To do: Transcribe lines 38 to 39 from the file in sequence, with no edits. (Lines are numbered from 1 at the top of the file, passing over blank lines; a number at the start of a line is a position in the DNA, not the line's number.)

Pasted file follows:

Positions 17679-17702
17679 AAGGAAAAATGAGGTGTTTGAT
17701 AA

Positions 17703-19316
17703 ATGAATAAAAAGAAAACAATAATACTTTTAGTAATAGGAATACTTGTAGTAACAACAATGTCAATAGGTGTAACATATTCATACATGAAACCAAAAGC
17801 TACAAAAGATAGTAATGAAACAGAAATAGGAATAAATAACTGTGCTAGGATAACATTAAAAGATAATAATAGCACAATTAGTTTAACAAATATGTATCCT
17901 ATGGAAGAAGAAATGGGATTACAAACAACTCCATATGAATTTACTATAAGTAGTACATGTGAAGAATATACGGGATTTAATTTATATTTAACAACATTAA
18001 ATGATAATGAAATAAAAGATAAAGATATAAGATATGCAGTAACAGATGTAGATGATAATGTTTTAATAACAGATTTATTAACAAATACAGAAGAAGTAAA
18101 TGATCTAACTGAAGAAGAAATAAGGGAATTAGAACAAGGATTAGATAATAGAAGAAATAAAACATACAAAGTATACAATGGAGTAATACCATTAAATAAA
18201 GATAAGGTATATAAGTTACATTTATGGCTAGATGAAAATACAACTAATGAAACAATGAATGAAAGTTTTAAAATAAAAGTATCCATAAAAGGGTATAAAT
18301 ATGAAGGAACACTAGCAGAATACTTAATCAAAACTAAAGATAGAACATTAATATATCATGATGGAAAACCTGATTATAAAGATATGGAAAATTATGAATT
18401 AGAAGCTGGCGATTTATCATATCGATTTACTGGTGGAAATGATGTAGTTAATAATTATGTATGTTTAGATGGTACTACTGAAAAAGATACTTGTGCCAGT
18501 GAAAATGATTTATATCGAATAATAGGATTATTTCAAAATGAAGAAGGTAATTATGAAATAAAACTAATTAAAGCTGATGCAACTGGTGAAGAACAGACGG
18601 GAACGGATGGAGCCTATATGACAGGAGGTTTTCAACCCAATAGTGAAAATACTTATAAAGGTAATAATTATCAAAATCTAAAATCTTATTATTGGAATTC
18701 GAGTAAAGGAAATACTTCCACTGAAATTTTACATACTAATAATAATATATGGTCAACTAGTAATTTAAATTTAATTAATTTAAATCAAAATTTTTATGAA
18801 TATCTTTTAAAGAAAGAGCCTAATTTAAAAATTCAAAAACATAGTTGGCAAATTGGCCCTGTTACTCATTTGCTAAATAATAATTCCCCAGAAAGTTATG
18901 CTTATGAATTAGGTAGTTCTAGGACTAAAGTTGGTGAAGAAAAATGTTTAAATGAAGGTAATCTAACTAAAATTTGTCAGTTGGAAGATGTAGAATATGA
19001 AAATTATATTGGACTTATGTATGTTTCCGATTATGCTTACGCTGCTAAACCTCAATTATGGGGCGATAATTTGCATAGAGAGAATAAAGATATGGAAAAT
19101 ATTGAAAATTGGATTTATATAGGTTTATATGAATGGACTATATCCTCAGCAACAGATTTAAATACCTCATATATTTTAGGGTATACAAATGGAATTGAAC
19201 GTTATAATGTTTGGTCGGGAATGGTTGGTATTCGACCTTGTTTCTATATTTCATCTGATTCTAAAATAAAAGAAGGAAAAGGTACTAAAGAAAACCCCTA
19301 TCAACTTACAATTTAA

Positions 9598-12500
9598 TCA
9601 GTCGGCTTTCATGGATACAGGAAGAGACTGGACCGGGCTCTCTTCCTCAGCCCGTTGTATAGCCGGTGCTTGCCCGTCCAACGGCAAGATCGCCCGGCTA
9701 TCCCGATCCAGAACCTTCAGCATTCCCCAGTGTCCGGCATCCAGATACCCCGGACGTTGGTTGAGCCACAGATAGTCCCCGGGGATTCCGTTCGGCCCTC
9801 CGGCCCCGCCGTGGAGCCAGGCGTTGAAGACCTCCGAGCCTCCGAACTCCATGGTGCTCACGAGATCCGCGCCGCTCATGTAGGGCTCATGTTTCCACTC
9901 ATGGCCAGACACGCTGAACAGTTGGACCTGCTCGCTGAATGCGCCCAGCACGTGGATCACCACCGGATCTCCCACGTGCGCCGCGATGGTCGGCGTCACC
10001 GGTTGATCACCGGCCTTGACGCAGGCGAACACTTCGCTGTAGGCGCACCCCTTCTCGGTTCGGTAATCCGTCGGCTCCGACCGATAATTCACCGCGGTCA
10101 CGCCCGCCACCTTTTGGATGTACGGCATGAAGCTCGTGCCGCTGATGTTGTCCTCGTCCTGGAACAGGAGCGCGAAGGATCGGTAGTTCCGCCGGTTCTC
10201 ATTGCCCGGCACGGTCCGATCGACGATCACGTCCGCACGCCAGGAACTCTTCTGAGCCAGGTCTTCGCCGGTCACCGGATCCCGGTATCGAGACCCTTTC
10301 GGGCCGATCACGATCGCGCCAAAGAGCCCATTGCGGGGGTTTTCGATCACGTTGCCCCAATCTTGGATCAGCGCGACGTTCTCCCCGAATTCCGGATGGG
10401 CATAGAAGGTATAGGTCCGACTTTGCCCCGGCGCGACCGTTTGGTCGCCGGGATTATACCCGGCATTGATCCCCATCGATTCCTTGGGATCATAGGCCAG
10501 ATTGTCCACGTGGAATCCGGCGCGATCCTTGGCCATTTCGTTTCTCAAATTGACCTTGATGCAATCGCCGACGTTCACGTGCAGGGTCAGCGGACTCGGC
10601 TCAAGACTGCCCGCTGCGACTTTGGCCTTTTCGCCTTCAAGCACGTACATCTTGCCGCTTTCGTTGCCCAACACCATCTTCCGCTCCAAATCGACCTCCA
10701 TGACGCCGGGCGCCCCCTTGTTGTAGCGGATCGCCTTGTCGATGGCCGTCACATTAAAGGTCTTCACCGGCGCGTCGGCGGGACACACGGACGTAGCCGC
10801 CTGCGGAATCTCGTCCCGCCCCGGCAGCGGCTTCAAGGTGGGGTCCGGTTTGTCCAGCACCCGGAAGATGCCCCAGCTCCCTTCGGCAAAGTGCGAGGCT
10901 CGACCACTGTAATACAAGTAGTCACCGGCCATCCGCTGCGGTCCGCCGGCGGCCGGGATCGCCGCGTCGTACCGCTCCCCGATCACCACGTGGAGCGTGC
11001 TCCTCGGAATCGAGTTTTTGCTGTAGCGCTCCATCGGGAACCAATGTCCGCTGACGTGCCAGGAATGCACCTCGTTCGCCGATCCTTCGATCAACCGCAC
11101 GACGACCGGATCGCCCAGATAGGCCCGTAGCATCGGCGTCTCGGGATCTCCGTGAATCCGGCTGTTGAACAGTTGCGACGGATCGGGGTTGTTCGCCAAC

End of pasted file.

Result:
11001 TCCTCGGAATCGAGTTTTTGCTGTAGCGCTCCATCGGGAACCAATGTCCGCTGACGTGCCAGGAATGCACCTCGTTCGCCGATCCTTCGATCAACCGCAC
11101 GACGACCGGATCGCCCAGATAGGCCCGTAGCATCGGCGTCTCGGGATCTCCGTGAATCCGGCTGTTGAACAGTTGCGACGGATCGGGGTTGTTCGCCAAC